But, I'll leave it to conservative sorts of people to explain that one.

Anyway, the FED kept rates too low for too long and that helped to fuel the housing crises story may not be quite right. As there is evidence that it was the compression of term premiums that was the real cause. And that was because of lots of foreign capital inflows. And financial crises can be funny like that. Like Prussia probably thought getting a huge gold payment from France, after defeating it in the Franco-Prussian war, was a really good idea, until the huge gold inflows likely caused a boom and bust cycle. They can often hit you unexpectedly out of nowhere.

Anyway, in looking, at the FED policy, and how it's affecting potential bubbles, it may be important to look what term premiums are doing.

Share this post


Link to post
Share on other sites

Responses for last thread's replies, sorry for the delay:

Quote

[From @Nasty LongRider]  Maybe, but they were experienced pols who would know what they were facing.  They would know going in who the opposition is and who their allies were.  Not mention experience with the process of changing laws and working the politics of it and how to get thinks done.

Apparently, Pres Orange Thingie didn't have a fucking clue doesn't quite understand the process.  See the difference?

I do indeed - that was the basis for me raising the comparison to FDR and LBJ in the first place.

Quote

[From @Commodore]  I'm always amused at the goldilocks redistricting standard. 

If we don't have majority minority districts, that's racist. But if they are too concentrated, that's also racist.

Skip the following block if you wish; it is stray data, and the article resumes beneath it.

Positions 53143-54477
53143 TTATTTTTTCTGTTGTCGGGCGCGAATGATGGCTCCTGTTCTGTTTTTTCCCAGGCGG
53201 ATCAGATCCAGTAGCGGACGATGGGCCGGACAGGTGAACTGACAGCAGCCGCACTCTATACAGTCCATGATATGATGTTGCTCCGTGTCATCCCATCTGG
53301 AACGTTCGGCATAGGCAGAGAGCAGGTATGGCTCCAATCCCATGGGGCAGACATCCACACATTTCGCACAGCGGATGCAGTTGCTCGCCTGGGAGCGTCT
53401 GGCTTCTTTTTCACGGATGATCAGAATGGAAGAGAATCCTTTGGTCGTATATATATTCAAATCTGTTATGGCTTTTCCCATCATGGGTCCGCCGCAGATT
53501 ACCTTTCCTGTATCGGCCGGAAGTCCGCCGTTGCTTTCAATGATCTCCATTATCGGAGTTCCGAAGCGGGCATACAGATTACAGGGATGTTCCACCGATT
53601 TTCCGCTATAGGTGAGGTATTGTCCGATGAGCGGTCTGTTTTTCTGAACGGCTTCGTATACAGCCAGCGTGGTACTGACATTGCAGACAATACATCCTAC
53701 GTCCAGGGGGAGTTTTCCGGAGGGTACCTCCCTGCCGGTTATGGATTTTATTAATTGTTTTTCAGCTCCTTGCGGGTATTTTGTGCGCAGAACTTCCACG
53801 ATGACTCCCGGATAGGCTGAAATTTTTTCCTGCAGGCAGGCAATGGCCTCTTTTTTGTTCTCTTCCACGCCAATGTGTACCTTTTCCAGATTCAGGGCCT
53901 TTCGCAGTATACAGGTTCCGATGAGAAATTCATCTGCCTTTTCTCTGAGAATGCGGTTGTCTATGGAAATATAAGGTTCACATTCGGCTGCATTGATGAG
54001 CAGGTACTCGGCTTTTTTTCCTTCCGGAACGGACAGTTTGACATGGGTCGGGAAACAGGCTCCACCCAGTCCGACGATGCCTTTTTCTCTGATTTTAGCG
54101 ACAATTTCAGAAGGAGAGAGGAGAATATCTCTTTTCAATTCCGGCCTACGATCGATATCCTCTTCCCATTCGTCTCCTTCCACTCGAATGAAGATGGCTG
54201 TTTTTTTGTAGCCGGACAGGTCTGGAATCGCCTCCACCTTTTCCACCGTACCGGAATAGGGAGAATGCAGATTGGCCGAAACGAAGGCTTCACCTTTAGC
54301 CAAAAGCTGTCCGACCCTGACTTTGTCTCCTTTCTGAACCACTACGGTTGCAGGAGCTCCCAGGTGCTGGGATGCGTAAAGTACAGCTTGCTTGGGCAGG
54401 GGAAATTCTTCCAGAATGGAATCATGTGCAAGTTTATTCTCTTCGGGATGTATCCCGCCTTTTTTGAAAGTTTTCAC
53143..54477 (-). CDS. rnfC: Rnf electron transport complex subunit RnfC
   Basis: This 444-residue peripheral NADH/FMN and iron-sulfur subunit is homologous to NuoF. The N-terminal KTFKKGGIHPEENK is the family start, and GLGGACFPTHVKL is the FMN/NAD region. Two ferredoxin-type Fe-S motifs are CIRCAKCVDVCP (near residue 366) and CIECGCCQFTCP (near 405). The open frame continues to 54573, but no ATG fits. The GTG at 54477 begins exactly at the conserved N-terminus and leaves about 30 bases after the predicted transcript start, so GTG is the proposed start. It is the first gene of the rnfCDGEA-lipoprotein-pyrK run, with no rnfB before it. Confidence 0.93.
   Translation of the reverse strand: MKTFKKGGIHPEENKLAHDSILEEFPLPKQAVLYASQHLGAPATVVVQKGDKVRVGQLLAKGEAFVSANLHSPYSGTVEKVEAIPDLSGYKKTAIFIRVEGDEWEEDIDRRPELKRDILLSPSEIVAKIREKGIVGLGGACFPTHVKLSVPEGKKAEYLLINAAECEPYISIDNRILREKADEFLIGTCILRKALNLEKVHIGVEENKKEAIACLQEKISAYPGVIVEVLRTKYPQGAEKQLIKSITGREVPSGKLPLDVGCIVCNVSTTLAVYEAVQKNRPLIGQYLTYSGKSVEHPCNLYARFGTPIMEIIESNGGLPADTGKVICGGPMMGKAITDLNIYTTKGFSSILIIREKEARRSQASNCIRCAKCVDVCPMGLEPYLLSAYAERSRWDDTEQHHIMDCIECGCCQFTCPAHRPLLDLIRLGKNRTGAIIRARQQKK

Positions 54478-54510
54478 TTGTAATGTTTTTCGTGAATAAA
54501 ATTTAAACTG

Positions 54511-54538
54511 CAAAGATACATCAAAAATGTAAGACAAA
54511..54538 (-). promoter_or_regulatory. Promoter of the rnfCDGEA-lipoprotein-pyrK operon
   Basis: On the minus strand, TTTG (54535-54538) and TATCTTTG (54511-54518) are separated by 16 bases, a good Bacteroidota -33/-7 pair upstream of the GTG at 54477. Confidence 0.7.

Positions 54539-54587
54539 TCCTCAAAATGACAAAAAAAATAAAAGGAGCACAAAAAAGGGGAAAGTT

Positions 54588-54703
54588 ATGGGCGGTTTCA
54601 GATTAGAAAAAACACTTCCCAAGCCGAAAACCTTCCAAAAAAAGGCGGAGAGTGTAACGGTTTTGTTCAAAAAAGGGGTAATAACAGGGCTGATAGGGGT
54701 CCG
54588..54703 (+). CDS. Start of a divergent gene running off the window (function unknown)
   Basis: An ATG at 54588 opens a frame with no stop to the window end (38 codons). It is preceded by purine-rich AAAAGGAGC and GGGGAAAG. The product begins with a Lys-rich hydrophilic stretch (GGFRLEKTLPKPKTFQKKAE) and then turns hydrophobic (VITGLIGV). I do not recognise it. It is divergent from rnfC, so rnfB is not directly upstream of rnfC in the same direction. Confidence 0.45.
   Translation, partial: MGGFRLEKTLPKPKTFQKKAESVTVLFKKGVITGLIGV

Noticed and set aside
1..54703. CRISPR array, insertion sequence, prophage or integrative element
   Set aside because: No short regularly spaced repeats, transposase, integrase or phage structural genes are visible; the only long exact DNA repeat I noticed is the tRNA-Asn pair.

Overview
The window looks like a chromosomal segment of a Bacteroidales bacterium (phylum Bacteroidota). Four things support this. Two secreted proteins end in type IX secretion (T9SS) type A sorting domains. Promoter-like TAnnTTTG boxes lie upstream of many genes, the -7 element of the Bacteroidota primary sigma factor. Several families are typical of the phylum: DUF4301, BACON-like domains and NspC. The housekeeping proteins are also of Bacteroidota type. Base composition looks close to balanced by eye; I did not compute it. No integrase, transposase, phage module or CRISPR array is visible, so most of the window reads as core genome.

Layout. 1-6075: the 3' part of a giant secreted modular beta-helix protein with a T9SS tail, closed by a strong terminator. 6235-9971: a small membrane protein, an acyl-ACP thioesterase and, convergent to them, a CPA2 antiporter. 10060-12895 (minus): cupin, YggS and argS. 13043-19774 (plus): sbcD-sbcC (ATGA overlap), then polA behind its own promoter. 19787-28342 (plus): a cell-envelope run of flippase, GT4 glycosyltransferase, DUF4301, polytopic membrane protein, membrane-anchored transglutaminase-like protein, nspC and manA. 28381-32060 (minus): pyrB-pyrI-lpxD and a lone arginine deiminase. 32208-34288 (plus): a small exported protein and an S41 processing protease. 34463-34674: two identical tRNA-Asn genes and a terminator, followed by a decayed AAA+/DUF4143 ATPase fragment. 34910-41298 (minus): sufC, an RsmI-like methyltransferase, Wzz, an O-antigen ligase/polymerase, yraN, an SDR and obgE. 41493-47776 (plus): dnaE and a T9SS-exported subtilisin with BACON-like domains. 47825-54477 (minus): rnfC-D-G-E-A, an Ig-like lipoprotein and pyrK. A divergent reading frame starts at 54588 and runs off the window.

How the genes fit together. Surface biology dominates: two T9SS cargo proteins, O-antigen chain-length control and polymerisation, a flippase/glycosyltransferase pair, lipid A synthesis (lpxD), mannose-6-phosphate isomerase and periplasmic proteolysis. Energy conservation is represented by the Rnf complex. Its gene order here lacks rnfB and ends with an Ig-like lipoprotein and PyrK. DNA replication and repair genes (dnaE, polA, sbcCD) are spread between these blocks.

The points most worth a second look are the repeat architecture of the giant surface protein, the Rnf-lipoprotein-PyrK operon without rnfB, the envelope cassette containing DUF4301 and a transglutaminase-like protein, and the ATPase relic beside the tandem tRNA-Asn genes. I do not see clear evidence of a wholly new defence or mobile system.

The real problem is the majority minority requirement, which is inherently offensive. Districts should be color blind. 

While it's true justices on both sides mentioned the normative desirability for majority-minority districts in the Shaw decision, I'm not aware of the existence of any goldilocks standard.  In no way are states/legislatures required to redistrict towards majority-minority divisions in any way (as previously mentioned, the entire point of the case is do prevent such types of gerrymandering) - they're only disallowed from manipulating the districts to deliberately avoid majority-minority districts.  More specifically, the Gingles conditions for how the court has approached Section 2 of the VRA still requires any minority vote to be "compact," a (albeit ill-defined) test that the district is geographically "natural."

Share this post


Link to post
Share on other sites
2 hours ago, Tywin et al. said:

Man, it's really funny watching these Republican Congressmen try and defend Ryancare. Call it Operation Access Freedom! 

Really, call it TrumpCare. This is a strategic point. If you want Trump to be sunk by this, you have to associate him with it at every single possible turn. 

And he supports it openly, so it shouldn't be hard. It's  TrumpCare.

Share this post


Link to post
Share on other sites
16 minutes ago, Kalbear said:

Really, call it TrumpCare. This is a strategic point. If you want Trump to be sunk by this, you have to associate him with it at every single possible turn. 

And he supports it openly, so it shouldn't be hard. It's  TrumpCare.

Seriously.  Trump is a guy who wants his name on everything.  If this passes, it will probably be the biggest legislative accomplishment of his presidency.  And yet he doesn't want his name on it?  Sorry, thems the breaks. 

Share this post


Link to post
Share on other sites

Posted (edited)

21 minutes ago, Kalbear said: